Thursday, 10 May 2012 13:25
The mounting calls for embattled Supreme Court Chief Justice Renato Corona to testify in his own impeachment trial indicate the strength of evidence presented by the House of Representatives prosecution panel, which could only be refuted by no less than the top magistrate himself.
"We in the prosecution believe that unless rebutted or satisfactorily explained by the defense, our evidence is enough to sustain a conviction," said Aurora Rep. Juan Edgardo "Sonny" Angara, one of prosecution's spokesman in a press briefing late Tuesday afternoon.
Angara explained that pressure was building for the chief justice to take the witness stand because up to this day his defense counsels had not presented a single evidence to prove his innocence.
"The defense has been missing the target. His (Corona) legal counsels are not hitting the bull’s eyes," the Aurora solon said, as he noted that the senator-judges themselves had started to notice that Corona’s lawyers were actually presenting evidence and witnesses that had no bearing on the case at all.
Angara maintained that the chief magistrate was facing a very strong case and would be risking a conviction if he chose not to testify.
"Strong prosecution evidence plus no-Corona-testimony equals conviction," he said.
Senator-judges and even the public wanted Corona to appear before the impeachment tribunal to clear up the non-declaration of his expensive pieces of real properties and peso and dollar accounts in his statements of assets, liabilities and net worth (SALN), and in light of the ongoing investigation by the Office of the Ombudsman into the chief justice’s US$ 10 million allegedly stashed in a bank.
In Tuesday's impeachment trial, defense panel lawyer Jose "Judd" Roy III assured that the chief magistrate would appear and testify before the impeachment court to defend himself.
Roy III said that if the impeachment court were inclined that they would address the issue of US$ 10 million, the defense would willingly confront the issue.
Meanwhile, the defense panel said the testimonies of a clerk of court and a sheriff in Day 36 of the impeachment trial of the chief justice firmly established that the P11 million loan entry in his (Corona) 2004 SALN is privately owned, debunking the prosecution charges that the top magistrate accumulated ill-gotten wealth.
Tuesday’s trial started with the testimony of Quezon City Regional Trial Court (RTC) Branch 216 clerk of court Lucita Masangkay-Cristi when she said under oath that the lower court ruled in favor of Mrs. Cristina Corona, wife of the chief justice, in two counts of libel against her uncle, the late Jose Maria Basa III, Raymunda Basa, et al., awarding her P500,000 as civil indemnity.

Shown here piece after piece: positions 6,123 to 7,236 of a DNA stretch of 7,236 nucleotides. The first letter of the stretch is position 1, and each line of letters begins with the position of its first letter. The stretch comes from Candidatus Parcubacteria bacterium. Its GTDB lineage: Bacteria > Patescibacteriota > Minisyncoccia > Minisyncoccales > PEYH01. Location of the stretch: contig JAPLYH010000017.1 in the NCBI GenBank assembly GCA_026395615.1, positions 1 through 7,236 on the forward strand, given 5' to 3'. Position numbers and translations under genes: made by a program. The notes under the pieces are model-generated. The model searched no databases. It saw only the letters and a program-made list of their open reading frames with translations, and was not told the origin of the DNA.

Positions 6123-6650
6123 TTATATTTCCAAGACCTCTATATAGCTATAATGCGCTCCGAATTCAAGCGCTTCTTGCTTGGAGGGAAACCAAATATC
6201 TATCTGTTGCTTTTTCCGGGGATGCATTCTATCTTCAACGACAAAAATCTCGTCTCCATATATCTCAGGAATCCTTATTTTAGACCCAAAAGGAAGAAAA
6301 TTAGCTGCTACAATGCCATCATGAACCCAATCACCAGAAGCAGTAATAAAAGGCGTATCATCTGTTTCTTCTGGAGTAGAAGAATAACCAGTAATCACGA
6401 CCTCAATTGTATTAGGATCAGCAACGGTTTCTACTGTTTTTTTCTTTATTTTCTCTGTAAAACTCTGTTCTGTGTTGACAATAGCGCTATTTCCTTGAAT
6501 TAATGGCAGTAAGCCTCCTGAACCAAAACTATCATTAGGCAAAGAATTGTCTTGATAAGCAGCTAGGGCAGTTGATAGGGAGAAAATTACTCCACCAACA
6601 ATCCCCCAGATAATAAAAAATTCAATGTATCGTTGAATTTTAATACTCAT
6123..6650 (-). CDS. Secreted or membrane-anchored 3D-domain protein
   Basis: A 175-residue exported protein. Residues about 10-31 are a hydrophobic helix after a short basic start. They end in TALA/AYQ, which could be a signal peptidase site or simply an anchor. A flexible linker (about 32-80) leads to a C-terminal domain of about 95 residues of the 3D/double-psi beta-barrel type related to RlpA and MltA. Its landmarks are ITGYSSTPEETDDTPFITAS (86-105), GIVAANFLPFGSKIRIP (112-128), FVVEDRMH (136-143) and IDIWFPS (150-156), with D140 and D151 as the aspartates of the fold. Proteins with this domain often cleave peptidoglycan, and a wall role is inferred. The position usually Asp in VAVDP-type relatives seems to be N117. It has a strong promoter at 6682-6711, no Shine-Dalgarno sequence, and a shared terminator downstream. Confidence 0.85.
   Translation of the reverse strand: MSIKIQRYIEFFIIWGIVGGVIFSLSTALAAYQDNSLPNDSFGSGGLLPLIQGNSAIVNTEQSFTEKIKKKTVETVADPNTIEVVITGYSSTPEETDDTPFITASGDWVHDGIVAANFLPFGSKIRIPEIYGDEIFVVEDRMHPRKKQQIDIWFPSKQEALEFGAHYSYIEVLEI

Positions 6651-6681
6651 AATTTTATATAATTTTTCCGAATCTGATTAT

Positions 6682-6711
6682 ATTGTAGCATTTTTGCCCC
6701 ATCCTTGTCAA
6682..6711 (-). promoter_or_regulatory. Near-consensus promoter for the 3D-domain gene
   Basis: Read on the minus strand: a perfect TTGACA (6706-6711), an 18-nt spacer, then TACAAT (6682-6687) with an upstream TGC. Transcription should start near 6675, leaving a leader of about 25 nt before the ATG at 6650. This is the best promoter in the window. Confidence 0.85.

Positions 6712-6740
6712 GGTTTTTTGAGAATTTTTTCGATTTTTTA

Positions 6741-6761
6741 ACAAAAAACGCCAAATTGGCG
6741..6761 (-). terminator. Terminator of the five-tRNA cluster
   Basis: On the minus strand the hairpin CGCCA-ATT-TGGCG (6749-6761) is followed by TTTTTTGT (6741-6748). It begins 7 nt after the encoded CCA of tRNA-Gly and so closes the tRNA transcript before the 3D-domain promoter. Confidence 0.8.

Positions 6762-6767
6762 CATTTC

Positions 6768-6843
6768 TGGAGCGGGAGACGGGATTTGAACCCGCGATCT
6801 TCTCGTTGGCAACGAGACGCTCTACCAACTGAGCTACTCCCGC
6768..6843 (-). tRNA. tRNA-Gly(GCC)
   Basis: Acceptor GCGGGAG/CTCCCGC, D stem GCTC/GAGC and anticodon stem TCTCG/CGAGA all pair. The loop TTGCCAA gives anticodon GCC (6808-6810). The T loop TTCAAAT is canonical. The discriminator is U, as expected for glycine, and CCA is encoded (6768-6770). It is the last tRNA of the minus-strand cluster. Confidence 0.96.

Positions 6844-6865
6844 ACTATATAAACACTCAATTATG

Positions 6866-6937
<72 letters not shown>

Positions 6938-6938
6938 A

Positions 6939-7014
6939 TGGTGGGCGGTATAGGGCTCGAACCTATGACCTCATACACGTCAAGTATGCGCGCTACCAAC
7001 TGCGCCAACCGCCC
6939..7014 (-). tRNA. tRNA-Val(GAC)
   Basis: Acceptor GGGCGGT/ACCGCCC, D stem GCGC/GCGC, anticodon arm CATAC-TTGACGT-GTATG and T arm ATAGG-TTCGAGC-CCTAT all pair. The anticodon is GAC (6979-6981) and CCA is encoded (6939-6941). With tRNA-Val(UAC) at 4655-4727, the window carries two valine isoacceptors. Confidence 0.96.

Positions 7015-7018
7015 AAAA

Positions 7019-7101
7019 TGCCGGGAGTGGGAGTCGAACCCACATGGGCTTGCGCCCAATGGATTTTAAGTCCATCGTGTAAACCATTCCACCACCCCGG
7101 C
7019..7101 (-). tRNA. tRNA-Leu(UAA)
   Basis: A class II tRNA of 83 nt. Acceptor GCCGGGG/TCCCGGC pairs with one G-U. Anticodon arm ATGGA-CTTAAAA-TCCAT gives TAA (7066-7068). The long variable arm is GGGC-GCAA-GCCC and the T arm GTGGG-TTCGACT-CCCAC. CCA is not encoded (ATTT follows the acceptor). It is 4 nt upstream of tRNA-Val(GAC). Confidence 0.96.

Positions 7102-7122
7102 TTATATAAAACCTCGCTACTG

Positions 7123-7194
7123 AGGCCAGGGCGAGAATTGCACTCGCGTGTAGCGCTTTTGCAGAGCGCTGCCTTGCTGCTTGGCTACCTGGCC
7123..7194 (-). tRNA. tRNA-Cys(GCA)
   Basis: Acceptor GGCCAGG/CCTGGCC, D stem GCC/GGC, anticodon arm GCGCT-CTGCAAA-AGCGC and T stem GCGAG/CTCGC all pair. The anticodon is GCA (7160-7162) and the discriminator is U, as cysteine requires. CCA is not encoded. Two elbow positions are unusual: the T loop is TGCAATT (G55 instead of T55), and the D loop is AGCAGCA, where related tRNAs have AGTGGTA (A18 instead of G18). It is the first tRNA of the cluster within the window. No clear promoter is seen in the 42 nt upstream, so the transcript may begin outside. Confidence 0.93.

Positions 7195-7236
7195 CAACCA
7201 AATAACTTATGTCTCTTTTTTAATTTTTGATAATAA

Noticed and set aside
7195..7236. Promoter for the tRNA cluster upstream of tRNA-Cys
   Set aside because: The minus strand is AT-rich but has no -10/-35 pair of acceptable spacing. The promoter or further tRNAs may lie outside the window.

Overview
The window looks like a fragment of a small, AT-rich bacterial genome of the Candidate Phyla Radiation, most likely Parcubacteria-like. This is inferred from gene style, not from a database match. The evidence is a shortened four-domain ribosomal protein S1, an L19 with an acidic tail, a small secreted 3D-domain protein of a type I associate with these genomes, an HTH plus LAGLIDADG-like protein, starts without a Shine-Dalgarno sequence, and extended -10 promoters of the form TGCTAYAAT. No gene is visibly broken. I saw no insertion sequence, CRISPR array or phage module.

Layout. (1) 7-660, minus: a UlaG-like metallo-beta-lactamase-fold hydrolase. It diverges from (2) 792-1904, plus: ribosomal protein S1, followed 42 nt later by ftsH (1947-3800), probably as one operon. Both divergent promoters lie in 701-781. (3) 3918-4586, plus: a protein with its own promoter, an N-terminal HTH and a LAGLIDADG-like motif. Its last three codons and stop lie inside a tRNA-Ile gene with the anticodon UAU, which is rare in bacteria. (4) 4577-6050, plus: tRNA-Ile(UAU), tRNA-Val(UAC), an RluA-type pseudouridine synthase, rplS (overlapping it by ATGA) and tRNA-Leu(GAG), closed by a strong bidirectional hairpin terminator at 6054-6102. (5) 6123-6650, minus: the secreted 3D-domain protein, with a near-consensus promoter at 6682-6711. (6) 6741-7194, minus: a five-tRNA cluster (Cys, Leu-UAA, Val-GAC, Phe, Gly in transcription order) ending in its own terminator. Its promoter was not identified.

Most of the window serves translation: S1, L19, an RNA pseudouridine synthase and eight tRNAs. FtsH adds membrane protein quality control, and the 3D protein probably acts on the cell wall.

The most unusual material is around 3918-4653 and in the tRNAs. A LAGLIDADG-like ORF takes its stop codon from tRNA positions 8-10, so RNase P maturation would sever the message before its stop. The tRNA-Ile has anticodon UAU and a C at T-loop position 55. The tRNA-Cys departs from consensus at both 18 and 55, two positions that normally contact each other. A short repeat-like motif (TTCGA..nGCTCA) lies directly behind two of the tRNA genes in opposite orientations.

To buttress her testimony, the defense panel presented Quezon City Regional Trial Court (RTC) Branch 216 sheriff Joseph Bisnar.
It was Bisnar who implemented the public auction and sale of shares of Jose Maria Basa III and Raymunda Basa in the Basa Guidote Enterprises Inc. (BGEI) in September 2003.
Daughter Carla Corona-Castillo bought majority of shares in a public auction done with full transparency.
Mrs. Cristina Corona’s grandmother, Rosario, was a major stockholder as per the Corporate Auditor in 1985.
Subsequently in 1990, Deeds of Conveyance showed Jose Maria Basa III bought the shares of other stockholders. This information was the basis of Jose Maria Basa’s claims of ownership of some 4,729 shares of stocks as well as Raymunda Basa’s ownership of 110 shares.
On the one hand, when Mrs. Corona’s mother, the Corporate Secretary at that time, was abroad, in her absence, Mrs. Corona, as the Assistant Corporate Secretary, signed the Declaration of Shares of Stocks and Stockholdings as claimed by Jose Maria Basa III and Raymunda Basa to have acquired them (without prejudice to the probate proceedings).
In said document, the defense said it is not necessary to state stock certificate number but only number of shares claimed to be owned by the stockholder.
When asked by a senator-judge if he knew the personal circumstances of the parties, including their relation to a certain Justice Renato Corona, Bisnar replied in the negative.
Bisnar said he only learned about these after the public auction.
He likewise mentioned in the course of the trial that he served the writ of execution at the address of Jose Maria Basa III and Raymunda Basa in Libis, Quezon City and the caretaker received the Writ of Execution.
Bisnar also provided a copy in 901-905 Lepanto Street, Sampaloc, which is the address on record of stockholders Jose Maria Basa III and Raymunda Basa under the Articles of Incorporation.
The defense said the Minutes of Meetings of the corporation shows that Mrs. Corona was designated Vice President and upon the death of the corporation’s President, Mrs. Corona became the Acting President.
She first served as Assistant Corporate Secretary in 1986 and then Vice President in 1987.
Upon assuming the corporation’s Presidency, she received the Notice of Garnishment issued by the Quezon City RTC.
Defense spokesman Atty. Rico Quicho said the decision of the Quezon City RTC is final and executory.
"The Basa family had remedies to stop the execution of the BGEI shares sale, including hiring the best lawyers of their liking, but there was inaction on their part," he said.
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